If anyone has material possessions and sees his brother in need but has no pity on him, how can the love of God be in him? I John 3:17
I John 3:17 asks a pointed question: How can you claim you have love if you have the world’s goods and see a brother or sister in need and you refuse to help?
It would take an entire book, perhaps an entire library, to pull that verse apart and examine all its angles. And in light of 21st century culture, where global economic inequality has reached unprecedented levels, the verse hits even more squarely between the eyes.
I John 3:18 then digs a little deeper into this thought. “Let us love, not in word or speech, but in truth and in action.”
“Loving in action” is something we understand; for example, actually taking the initiative to feed the hungry (in your own home or at a soup kitchen) is “love in action,” whereas saying “I love the poor” is inactive (and ineffective) love. But do we also understand “love in truth”? I think the Church is often guilty of loving in untruthful ways. For example, if we learned that our church’s popular short-term mission trips were not welcomed by the people we intended to help, would we be willing to humble ourselves and cancel a program that was liked by so many of our congregants? This is an issue that many churches are wrestling with as they seek to be global-minded yet also culturally sensitive.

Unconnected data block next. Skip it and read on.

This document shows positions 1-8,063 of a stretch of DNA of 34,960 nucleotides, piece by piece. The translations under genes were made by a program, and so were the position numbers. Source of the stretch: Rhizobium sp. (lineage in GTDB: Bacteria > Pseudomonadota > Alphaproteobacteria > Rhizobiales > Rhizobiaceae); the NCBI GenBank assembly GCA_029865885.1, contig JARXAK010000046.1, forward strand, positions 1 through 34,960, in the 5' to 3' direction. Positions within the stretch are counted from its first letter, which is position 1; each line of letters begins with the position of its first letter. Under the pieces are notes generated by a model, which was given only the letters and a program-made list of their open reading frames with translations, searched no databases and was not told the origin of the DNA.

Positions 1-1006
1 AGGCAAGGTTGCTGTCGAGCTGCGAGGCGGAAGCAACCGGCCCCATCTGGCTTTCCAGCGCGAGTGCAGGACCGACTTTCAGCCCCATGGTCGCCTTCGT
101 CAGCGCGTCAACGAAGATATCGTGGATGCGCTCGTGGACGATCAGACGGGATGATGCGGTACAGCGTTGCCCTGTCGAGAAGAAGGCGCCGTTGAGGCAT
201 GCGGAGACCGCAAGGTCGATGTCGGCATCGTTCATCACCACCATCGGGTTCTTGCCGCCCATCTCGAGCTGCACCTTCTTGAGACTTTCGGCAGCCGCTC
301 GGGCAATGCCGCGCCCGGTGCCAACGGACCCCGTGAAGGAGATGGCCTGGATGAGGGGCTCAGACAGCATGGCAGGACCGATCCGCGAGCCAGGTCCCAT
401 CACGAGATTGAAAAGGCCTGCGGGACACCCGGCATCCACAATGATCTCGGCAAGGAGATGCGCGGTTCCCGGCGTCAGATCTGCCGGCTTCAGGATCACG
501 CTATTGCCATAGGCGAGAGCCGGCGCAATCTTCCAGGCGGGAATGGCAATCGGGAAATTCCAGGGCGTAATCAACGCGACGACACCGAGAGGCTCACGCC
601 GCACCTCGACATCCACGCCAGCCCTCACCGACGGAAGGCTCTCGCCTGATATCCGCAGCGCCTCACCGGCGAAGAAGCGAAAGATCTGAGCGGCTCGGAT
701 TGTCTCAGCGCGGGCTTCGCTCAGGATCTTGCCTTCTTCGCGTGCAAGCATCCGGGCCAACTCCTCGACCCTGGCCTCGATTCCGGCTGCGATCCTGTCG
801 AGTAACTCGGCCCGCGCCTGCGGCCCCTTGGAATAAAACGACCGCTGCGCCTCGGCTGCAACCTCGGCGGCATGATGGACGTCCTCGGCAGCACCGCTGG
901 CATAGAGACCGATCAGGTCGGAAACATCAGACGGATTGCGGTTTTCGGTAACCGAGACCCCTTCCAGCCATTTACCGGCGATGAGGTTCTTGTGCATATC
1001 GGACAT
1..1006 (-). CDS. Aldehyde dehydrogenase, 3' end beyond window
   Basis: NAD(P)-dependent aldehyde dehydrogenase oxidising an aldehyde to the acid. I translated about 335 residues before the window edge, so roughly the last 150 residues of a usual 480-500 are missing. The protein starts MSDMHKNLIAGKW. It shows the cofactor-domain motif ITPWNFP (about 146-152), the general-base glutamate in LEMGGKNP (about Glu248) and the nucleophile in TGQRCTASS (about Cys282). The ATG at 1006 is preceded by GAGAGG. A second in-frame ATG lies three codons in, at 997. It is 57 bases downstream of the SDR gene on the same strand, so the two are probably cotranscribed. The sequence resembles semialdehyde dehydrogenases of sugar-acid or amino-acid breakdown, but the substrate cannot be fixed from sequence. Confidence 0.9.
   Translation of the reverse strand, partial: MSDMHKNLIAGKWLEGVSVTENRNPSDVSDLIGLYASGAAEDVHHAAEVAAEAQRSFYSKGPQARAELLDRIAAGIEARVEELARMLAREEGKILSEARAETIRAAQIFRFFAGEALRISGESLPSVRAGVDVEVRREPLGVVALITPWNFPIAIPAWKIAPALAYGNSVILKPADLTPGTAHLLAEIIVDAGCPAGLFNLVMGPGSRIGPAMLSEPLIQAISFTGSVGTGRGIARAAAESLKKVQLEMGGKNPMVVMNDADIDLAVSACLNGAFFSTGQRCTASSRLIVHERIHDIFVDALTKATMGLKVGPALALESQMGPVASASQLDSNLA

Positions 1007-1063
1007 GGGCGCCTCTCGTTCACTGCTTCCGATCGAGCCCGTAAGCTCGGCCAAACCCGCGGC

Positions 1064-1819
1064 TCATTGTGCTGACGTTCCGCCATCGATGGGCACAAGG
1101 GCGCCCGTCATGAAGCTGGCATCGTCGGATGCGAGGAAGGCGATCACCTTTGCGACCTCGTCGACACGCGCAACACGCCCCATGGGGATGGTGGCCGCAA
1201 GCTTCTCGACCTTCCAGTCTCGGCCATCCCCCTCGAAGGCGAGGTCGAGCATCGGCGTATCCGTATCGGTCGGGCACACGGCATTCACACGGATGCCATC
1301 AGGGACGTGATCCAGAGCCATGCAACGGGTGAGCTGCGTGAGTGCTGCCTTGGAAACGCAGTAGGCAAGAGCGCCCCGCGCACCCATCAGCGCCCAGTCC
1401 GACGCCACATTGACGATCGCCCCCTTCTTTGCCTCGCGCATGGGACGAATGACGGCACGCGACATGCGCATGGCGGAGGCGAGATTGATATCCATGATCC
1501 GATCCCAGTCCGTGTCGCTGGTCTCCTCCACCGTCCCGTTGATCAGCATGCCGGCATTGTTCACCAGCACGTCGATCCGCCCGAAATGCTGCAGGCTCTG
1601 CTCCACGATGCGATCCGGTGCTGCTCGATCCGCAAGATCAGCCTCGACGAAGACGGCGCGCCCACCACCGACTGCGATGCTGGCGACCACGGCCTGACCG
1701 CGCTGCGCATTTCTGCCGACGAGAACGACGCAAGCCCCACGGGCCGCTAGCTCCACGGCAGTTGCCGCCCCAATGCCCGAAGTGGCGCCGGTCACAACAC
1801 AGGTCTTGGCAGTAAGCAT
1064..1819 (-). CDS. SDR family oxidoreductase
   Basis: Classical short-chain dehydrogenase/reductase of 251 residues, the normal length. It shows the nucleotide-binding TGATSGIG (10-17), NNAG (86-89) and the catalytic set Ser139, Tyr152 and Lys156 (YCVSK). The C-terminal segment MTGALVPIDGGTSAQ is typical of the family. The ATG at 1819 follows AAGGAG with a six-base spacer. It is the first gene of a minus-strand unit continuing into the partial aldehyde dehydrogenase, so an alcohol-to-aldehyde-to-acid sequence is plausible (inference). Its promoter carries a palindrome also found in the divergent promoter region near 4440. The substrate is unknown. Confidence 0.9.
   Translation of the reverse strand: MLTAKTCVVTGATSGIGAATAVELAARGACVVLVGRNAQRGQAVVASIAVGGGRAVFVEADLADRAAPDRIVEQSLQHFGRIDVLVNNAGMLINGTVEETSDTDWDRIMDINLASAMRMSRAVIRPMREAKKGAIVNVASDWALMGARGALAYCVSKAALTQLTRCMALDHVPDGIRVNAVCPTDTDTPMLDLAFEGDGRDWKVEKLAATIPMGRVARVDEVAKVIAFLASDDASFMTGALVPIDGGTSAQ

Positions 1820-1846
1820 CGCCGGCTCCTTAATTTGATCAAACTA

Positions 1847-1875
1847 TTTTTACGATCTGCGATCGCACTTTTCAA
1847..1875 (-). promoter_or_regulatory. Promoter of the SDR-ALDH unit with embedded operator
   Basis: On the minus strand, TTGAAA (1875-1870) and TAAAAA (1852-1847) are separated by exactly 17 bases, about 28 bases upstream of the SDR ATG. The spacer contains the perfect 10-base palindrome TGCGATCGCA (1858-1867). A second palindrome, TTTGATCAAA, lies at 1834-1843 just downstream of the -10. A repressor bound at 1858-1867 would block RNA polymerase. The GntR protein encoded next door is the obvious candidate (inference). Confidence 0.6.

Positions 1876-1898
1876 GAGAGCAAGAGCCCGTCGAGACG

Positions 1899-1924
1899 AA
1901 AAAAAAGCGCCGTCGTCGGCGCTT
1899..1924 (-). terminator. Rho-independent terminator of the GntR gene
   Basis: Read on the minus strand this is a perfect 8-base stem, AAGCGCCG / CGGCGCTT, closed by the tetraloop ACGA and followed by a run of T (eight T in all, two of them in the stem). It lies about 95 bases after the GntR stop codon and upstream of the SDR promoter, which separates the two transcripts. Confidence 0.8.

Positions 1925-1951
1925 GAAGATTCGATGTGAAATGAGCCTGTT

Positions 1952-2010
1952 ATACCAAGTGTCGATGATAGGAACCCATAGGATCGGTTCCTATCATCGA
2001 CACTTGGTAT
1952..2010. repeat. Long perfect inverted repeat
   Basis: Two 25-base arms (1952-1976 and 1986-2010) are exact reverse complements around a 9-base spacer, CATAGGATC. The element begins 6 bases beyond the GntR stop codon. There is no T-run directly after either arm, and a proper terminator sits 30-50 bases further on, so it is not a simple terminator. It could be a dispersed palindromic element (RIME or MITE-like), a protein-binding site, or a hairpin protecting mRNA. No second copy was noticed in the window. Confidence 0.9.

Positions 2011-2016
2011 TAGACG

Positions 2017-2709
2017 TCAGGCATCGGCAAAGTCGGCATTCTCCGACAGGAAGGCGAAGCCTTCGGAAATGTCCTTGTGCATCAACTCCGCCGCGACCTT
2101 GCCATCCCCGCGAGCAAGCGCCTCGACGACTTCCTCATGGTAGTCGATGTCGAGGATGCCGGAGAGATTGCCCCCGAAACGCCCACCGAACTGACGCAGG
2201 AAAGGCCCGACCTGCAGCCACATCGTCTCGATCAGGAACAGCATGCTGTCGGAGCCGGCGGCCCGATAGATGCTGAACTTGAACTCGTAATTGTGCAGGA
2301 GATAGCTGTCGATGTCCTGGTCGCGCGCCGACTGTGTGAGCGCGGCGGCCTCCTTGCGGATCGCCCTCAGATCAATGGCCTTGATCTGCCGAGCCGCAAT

“Loving in truth” asks us to be honest, and that’s not easy. If the statistics tell us that government food aid programs are the most efficient and fair mechanism for feeding hungry children, are we willing to admit it, or do we stubbornly cling to clichés like “the church is better able to assist the poor” even if we have no way to support that statement? And if we truly believe that statement, shouldn’t we be proposing a genuinely wide-scale, church-based feeding program that could relieve local authorities of the responsibility to feed the poor?
Although I have heard many people insist the church can feed people better, I’ve never seen a church do that on a large scale, and I suspect it’s because the price tag is just too high; hunger remains a massive problem, far too big for even the swankiest church to tackle. Perhaps we should stop trying to tear down government aid programs when we honestly do not have a viable alternative in place.
Pray: That our love would be pure — that it would be truthful, and active, rather than just mere words, and thus reflect the love that Christ gives all of us.
Read: I John 3:12-18